Northern Ireland’s Democratic Unionist Party (DUP) now finds itself kingmaker at Westminster after Theresa May’s election gamble backfired. Back home in Belfast, talks are due to restart at Stormont to find a way through Northern Ireland’s political impasse caused by a breakdown in the devolved power-sharing government and subsequent election. The deadline for an agreement is June 29.
One of the central sticking points of the talks is the Irish language – also known as Irish Gaelic – and whether there is a need for an Irish Language Act for Northern Ireland. In late May, thousands marched in Belfast in support of an Irish Language Act. The issue, bound up with divisions in society over national identity, has divided political parties which draw their support from the nationalist and unionist communities. The two unionist parties, the DUP and the Ulster Unionist Party, have been reluctant to support an Act whereas the nationalist parties, Sinn Féin and the Social Democratic and Labour Party, have traditionally been in favour of legislation.
The decision to speak Irish in Northern Ireland has been interpreted as a cultural weapon used by nationalists to exacerbate sectarian division. It is also seen by some as a pointless minority language: they think that speaking Irish is a hobby which may be pursued by individuals but which should place no undue compunction on the state.
For those who hold this view, the state provides ample support by means of its financial contribution to Foras na Gaeilge, the all-island body for the promotion of Irish, and through its commitment to the facilitation of Irish-medium education.
But among those who speak Irish (approximately 185,000 people according to the 2011 census) the lack of adequate support for the language’s preservation and transmission to new generations is seen as political. They believe that the language has been neglected by the Northern Ireland state and that this has been fed by a perception that the language is subversive and “belongs” only to nationalists.
A shared history
Taking a broader historical perspective, the facts are much more complicated. The connection between the Irish language and politics precedes the foundation of Northern Ireland in 1921. It has been spoken within both the Protestant and Catholic communities since the Plantation of Ulster in 1609, and the revival of the language in the 19th century is indebted to both Protestants and Catholics.
Elements of Irish-language culture (particularly local place-names) are cherished equally across the whole community in Northern Ireland, irrespective of religious and political differences, and constitute part of a shared heritage. This has been evident in a renewed interest in the language among members of the Protestant community in Belfast, in particular.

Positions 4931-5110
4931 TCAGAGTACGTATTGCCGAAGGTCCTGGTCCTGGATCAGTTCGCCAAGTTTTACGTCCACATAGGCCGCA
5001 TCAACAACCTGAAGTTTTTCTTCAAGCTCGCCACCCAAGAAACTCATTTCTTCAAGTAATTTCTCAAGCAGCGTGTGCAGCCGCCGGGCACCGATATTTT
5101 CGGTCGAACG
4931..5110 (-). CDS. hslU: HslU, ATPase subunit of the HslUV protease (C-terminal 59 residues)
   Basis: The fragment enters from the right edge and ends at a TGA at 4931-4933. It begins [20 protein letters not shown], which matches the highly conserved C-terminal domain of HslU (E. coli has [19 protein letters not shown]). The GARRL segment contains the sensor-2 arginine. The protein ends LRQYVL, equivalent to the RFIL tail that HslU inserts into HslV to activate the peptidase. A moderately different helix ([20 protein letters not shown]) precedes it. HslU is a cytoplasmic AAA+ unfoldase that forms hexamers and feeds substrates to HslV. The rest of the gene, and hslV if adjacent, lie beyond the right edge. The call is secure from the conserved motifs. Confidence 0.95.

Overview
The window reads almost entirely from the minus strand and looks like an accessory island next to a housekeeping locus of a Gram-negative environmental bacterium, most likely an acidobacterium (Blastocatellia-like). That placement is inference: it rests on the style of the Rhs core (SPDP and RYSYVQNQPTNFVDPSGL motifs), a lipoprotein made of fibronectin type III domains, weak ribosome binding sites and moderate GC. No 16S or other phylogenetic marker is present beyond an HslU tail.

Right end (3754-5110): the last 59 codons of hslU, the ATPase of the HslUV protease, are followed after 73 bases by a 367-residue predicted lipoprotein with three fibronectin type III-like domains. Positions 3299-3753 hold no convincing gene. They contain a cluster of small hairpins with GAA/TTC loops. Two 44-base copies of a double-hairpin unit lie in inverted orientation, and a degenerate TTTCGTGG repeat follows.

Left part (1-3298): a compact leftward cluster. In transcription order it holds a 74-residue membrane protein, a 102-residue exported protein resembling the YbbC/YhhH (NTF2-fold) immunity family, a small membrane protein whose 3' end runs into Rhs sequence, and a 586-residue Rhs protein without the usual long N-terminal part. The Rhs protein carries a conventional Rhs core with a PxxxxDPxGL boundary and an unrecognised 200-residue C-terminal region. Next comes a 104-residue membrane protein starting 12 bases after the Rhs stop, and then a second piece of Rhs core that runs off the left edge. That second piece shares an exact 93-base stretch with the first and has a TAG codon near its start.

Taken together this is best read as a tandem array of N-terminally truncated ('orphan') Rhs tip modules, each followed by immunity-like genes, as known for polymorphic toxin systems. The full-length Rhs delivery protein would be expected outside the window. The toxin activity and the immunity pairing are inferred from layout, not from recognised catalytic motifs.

The European Charter for Regional and Minority Languages, ratified by the UK in 2001, recognises “the importance of respect, understanding and tolerance in relation to linguistic diversity”.
The British government, in the 2006 St Andrews Agreement, promised to introduce an Irish Language Act in Northern Ireland – yet the legislation which followed in 2007 that gave legal effect to the agreement made no mention of such an act. Language legislation was devolved to the Northern Ireland Assembly at that point.
Provision was then made in the St Andrews Act for an amendment to the Northern Ireland Act 1998, obliging the executive committee of the Northern Irish Assembly to “adopt a strategy setting out how it proposes to enhance and protect the development of the Irish language”. Since then, cross-party support which is required for an Irish Language Act has not been forthcoming, nor has the executive agreed a strategy.
The devolved Department for Communities has produced strategies to “enhance and protect the development of the Irish Language”, and Ulster-Scots (a distinct language closely related to Scots and introduced into Ulster in the aftermath of the Plantation). But the minister in charge of the department is empowered to continue or discontinue elements of support in line with his or her political priorities. In late 2016, the decision by the communities minister, Paul Givan, of the DUP, to withdraw funding from the Líofa programme for learners of Irish, led to public outcry and contributed to the current political crisis in Stormont. The minister subsequently reviewed his decision and reinstated the funding.
In March 2017, a judicial review by the High Court found the Northern Ireland Executive had failed to adopt a strategy for Irish.
The case for an Act
Legal protection of a language helps to remove it from the domain of confrontational party politics. The introduction of an Irish Language Act would mean that Northern Ireland would no longer be in breach of national and international agreements regarding language rights and the personal preferences of individual ministers would no longer dictate the level of support the language receives. An agreed legal framework for Irish would also mean that those who do not wish to engage with the language would be protected, irrespective of fluctuations in political governance and electoral politics. Irish could not be enforced in education or any other sphere to the point where it becomes an issue of compulsion or obligation on the citizen.
An Irish Language Act would also be key to enabling the transmission of Irish to younger generations by providing for the use of the language in as many domains as possible in public life, for example in dealings with public bodies and local government.
While there is a demand for an Irish Language Act, this demand should be met with an Act that endeavours to depoliticise the language and to garner the greatest possible agreement from across the community. An Act will function best in a context of consensus: good will and generosity must exist in order for it to achieve its goals.